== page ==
Rare trisomy mosaicism diagnosed in amniocytes, involving an autosome other than chromosomes 13, 18, 20, and 21: Karyotype/phenotype correlations

Lillian Y.F. Hsu, Ming Tsung Yu, Richard L. Neu, Daniel L. Van Dyke, Peter A. Benn, Christy L. Bradshaw, Lisa G. Shaffer, Rodney R. Higgins, Gabriel S. Khodr, Cynthia C. Morton, Hungshu Wang, Arthur R. Brothman, Dianne Chadwick, Christine M. Disteche, Lauren S. Jenkins, Dagmar K. Kalousek, Tapio J. Pantzar, Philip Wyatt

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172 Scopus citations


In order to determine the significance of trisomy mosaicism of an autosome other than chromosomes 13, 18, 20, and 21, 151 such cases diagnosed prenatally through amniocentesis were reviewed. These rare trisomy mosaicism cases include 54 from 17 cytogenetic laboratories, 34 from a previous North American mosaicism survey, and 63 from published reports. All were cases of true mosaicism with information available on pregnancy outcome, and with no evidence of biased ascertainment. There were 11 cases of 46/47,+ 2; 2 of 46/47,+ 3; 2 of 46/47,+ 4; 5 of 46/47,+ 5; 3 of 46/47,+ 6; 8 of 46/47,+ 7; 14 of 46/47,+ 8; 25 of 46/47,+ 9; 2 of 46/47,+ 11; 23 of 46/47,+ 12; 5 of 46/47,+ 14; 11 of 46/47,+ 15; 21 of 46/47,+ 16; 7 of 46/47,+ 17; 1 of 46/47,+ 19; and 11 of 46/47,+ 22. As to the risk of an abnormal outcome, the data showed a very high risk (> 60 per cent) for 46/47,+ 2, 46/47,+ 16, and 46/47,+ 22; a high risk (40-59 per cent) for 46/47,+ 5, 46/47,+ 9, 46/47,+ 14, and 46/47,+ 15; a moderately high risk (20-39 per cent) for 46/47,+ 12; a moderate risk (up to 19 per cent) for 46/47,+ 7 and 46/47,+ 8; a low risk for 46/47,+ 17; and an undetermined risk, due to lack of cases, for the remaining autosomal trisomy mosaics. Most cases were evaluated at birth or at termination, so subtle abnormalities may have escaped detection and developmental retardation was not evaluated at all. Comparison of the phenotypes of prenatally diagnosed abnormal cases and postnatally diagnosed cases with the same diagnosis showed considerable concordance. Since the majority of anomalies noted are prenatally detectable with ultrasound, an ultrasound examination should be performed in all prenatally diagnosed cases. In cytogenetic confirmation studies, the data showed much higher confirmation rates in cases with abnormal outcomes than in cases with normal outcomes [81 per cent vs. 55 per cent for fibroblasts(from skin, fetal tissue, and/or cord); 88 per cent vs. 46 per cent for placental cells; 22 per cent vs. 10 per cent for blood cells]. The confirmation rate reached 85 per cent when both fibroblasts and placental tissues were studied in the same case (with trisomic cells found in one or the other, or both). Therefore, one must emphasize that both fibroblasts and placental tissues should be studied. Except for 46/47,+ 8 and 46/47,+ 9, PUBS is of limited value for prenatal diagnosis of rare trisomy mosaicism. DNA studies for UPD are suggested for certain chromosomes with established imprinting effects, such as chromosomes 7, 11, 14, and 15, and perhaps for chromosomes 2 and 16, where imprinting effects are likely.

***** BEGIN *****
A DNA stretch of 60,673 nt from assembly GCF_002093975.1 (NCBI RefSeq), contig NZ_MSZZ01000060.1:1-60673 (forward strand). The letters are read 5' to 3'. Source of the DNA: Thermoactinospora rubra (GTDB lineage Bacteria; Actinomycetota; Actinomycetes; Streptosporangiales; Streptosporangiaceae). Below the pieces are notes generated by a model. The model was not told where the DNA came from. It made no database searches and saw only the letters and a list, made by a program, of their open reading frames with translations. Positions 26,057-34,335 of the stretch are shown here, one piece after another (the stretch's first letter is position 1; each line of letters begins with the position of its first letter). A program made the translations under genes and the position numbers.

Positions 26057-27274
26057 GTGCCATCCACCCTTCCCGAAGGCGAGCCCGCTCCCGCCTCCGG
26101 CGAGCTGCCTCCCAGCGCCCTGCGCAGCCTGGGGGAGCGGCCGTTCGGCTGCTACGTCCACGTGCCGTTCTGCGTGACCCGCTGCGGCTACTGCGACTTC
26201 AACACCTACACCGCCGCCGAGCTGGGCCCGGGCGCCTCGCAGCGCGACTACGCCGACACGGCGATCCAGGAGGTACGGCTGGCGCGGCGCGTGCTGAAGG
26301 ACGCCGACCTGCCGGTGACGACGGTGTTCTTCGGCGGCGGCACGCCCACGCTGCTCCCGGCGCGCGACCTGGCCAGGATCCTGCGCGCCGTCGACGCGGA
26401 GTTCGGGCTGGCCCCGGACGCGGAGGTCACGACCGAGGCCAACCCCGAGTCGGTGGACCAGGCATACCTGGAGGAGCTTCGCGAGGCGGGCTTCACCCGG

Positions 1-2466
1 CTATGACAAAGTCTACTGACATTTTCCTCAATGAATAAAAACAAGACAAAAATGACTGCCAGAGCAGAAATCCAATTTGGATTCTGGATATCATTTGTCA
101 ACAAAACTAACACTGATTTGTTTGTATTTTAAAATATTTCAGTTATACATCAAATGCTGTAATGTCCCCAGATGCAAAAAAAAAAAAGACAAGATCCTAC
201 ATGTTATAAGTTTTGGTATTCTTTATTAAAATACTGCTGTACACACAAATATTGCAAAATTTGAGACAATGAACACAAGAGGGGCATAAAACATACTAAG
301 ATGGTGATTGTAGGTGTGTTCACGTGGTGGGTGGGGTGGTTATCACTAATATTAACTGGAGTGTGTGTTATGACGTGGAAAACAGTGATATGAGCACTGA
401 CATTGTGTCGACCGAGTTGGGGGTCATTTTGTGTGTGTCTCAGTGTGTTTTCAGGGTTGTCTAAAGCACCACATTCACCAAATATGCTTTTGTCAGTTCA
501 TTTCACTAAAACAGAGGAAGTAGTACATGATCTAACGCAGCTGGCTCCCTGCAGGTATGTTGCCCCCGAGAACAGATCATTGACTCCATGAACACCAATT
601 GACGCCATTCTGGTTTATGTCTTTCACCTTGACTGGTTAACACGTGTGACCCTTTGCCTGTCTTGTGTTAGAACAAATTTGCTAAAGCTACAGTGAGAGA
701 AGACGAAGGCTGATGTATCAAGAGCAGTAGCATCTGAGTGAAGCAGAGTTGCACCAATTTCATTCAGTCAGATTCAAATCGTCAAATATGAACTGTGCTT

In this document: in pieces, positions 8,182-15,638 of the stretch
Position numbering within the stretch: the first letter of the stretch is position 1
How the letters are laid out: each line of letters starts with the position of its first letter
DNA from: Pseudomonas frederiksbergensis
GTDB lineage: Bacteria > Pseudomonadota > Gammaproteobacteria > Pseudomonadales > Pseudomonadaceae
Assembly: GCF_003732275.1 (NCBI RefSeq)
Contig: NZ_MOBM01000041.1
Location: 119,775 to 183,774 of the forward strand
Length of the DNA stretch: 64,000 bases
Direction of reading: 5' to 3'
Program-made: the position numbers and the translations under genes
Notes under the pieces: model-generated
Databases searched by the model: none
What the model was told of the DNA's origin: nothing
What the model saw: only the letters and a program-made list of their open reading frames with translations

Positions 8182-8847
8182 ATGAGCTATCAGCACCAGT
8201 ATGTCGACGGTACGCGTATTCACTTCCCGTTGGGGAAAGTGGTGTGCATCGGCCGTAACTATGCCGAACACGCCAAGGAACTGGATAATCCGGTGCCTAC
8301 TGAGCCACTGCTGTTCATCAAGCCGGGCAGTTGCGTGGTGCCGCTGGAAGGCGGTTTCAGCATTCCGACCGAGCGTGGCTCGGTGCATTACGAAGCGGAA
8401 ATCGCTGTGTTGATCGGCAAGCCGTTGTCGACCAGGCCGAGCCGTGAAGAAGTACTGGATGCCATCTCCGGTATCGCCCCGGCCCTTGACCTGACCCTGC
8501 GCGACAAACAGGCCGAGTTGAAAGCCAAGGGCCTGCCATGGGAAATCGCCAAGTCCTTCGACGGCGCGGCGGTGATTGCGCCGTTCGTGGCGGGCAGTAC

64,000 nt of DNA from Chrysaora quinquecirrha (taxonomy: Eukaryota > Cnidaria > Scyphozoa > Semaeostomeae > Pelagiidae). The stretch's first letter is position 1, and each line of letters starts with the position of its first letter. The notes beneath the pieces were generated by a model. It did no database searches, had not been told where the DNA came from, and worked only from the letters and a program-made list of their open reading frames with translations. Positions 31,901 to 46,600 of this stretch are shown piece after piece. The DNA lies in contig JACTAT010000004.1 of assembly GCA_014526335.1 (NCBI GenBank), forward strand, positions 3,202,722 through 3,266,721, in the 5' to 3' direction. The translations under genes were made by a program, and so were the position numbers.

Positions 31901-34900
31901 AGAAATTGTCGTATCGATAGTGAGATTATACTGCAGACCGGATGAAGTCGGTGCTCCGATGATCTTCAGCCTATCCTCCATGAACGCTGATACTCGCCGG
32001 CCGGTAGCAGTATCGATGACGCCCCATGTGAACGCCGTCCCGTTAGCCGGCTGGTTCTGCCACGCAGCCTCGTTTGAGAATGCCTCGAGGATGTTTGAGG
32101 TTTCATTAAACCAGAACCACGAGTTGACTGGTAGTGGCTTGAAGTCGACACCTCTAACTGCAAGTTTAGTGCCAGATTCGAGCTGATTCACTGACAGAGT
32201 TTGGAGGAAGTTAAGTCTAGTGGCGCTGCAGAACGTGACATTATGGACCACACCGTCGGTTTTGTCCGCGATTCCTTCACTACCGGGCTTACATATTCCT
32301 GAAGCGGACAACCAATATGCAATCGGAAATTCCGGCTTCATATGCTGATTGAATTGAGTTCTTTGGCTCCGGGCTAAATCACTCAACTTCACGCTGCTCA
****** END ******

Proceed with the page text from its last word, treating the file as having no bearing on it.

Original languageEnglish (US)
Pages (from-to)201-242
Number of pages42
JournalPrenatal Diagnosis
Issue number3
StatePublished - Mar 1997


  • Amniocytes
  • Prenatal cytogenetic diagnosis
  • Rare trisomy mosaicism

ASJC Scopus subject areas

  • Obstetrics and Gynecology
  • Genetics(clinical)


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